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COVID-19: Five CDC-Approved Testing Strategies for Workplaces

COVID-19: Five CDC-Approved Testing Strategies for Workplaces

Workplaces continue to reopen during coronavirus. Now, employers are tasked not only with resuming normal operations but also with keeping employees safe from potential COVID-19 outbreaks. To help organizations around the country, the Centers for Disease Control and Prevention (CDC) recently weighed in on the appropriate use of testing with five different scenarios for non-healthcare workplaces. Here’s what you need to know.

 

COVID-19 Rules and Regulations for Employers

As the pandemic has progressed—and as government agencies continue to learn how the coronavirus works—the CDC has issued more and more employer guidelines to promote public health and prevent community spread. From understanding the limits behind prohibiting employee travel to what employers should do if an employee tests positive for COVID-19, the constant deluge of information can be difficult for any workplace to handle. 

Yet while researchers are still learning everything they can about COVID-19, it’s clear that testing factors heavily into protecting the population. With this in mind, recent CDC guidelines cover best practices for testing in the workplace as offices reopen around the country.

 

Five CDC-Approved Testing Scenarios for Workplaces

In early July 2020, the CDC released five workplace testing scenarios that use the most current knowledge available to protect against coronavirus transmission: 

  1. Testing individuals with signs or symptoms consistent with COVID-19: The CDC says that employers may continue to conduct daily screenings for employees before they enter a facility, including symptom and temperature checks. If a worker reports or shows signs of COVID-19 symptoms, they should be immediately separated from the work environment. 
  2. Testing asymptomatic individuals with recent known or suspected exposure to SARS-CoV-2 to control transmission: If a local health department receives a positive test result, it may contact an employer to identify close contacts and other individuals who may be at risk. The CDC encourages employers to work with public health departments in these contact tracing efforts, as well as expand testing in high-density critical infrastructure workplaces, workplaces with at-risk populations (like nursing homes), and workplaces where employees cohabitate (like offshore oil platforms). 
  3. Testing asymptomatic individuals without known or suspected exposure to SARS-CoV-2 for early identification in special settings: If community transmission is particularly high in your area, the periodic testing of workers without symptoms may be helpful to identify positive cases and stop spread in the workplace. Higher-risk settings include workplaces where physical distancing is difficult or impossible, remote locations where medical evaluation and treatment may be delayed, workplaces where continuing operations is a high priority, and workplaces where employees cohabitate.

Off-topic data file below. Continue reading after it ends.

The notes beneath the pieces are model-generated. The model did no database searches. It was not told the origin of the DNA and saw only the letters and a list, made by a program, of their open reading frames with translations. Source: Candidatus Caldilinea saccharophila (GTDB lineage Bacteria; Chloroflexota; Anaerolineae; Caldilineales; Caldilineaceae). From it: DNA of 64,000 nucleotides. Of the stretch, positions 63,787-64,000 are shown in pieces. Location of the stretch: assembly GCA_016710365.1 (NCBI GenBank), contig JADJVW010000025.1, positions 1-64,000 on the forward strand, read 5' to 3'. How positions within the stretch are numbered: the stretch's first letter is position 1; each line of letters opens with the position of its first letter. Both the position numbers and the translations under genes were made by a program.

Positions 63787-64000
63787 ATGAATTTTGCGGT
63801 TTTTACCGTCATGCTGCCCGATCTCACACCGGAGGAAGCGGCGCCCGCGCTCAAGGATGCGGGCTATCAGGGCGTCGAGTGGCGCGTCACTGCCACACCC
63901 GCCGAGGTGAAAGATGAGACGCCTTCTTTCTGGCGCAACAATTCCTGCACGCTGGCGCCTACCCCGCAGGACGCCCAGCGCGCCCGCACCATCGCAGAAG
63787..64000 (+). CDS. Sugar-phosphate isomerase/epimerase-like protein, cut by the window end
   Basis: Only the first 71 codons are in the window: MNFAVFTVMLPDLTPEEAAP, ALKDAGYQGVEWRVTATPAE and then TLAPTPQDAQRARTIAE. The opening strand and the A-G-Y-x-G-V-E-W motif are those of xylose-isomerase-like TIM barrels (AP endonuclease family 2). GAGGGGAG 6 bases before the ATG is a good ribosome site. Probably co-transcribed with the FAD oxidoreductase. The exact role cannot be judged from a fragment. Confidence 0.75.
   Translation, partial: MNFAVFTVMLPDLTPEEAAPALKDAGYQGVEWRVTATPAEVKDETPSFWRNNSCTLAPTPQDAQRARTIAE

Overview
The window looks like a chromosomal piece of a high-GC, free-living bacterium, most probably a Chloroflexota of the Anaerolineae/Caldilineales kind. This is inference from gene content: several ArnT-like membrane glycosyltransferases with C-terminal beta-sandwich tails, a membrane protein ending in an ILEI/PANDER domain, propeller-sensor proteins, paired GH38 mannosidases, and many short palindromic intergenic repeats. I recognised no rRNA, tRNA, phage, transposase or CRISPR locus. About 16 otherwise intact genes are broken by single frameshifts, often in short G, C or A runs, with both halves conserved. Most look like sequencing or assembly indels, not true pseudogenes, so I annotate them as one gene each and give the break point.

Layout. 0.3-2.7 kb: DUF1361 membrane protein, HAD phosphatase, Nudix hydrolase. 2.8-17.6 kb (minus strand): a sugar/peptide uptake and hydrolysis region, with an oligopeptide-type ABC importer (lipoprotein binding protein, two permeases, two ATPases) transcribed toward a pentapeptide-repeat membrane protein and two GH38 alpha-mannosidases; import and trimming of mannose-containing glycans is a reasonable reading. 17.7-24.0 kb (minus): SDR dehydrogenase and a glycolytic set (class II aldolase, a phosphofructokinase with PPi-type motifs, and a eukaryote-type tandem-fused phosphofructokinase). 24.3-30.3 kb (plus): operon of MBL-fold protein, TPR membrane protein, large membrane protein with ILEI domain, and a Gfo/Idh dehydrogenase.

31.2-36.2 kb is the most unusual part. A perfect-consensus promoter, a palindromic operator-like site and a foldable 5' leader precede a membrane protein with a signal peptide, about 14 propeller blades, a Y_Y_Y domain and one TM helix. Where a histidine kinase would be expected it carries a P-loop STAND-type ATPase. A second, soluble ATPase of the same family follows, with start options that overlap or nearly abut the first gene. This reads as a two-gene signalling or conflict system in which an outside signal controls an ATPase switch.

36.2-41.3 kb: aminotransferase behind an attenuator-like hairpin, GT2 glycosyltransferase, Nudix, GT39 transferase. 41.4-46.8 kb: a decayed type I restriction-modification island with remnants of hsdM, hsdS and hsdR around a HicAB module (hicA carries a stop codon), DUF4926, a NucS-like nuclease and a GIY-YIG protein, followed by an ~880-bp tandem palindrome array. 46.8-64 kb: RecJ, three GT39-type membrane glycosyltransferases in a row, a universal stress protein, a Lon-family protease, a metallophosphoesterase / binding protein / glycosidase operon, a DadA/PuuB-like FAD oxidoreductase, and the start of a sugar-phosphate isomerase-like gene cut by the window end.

4. Testing to determine the resolution of infection (e.g., discontinuation of home isolation): If an employee has a confirmed or suspected case of COVID-19 and has been isolating in response, testing may be used to determine that they can return to work. The CDC notes that while employers are permitted under the ADA to require a healthcare provider’s note to confirm employees are healthy and ready to return to work, coronavirus testing results may be delayed and could slow down this process. It’s recommended that employers consider waiving this requirement for sick employees to validate their sickness, qualify for sick leave, or return to work.
  5. Public health surveillance for SARS-CoV-2: The CDC says that testing is considered surveillance if it’s conducted to identify hotspots or to “better understand disease trends in a workplace.” Testing can be used to assess the COVID-19 burden on a workforce, assess factors that put workers at risk for infection, and evaluate the effectiveness of infection control programs in the workplace. With that in mind, employers should only test “if the results have a reasonable likelihood of benefiting workers.”

 

What Else Does the CDC Recommend?

Both the CDC and employment industry experts like SHRM recommend that employers should consider implementing a flexible sick leave policy, as well as other practices and policies that help keep employees safe from community spread. 

The Families First Coronavirus Response Act (FFCRA) expanded employee leave rules established in the Family and Medical Leave Act (FMLA). Among those updates are that certain employers provide two weeks of emergency paid sick leave if related to COVID-19, as well as expanded family and medical leave to employees through Dec. 31, 2020. 

Consult the Department of Labor (DOL) for more information on how the FFCRA impacts covered employers.

COVID-19 Return to Work Readiness Checklist

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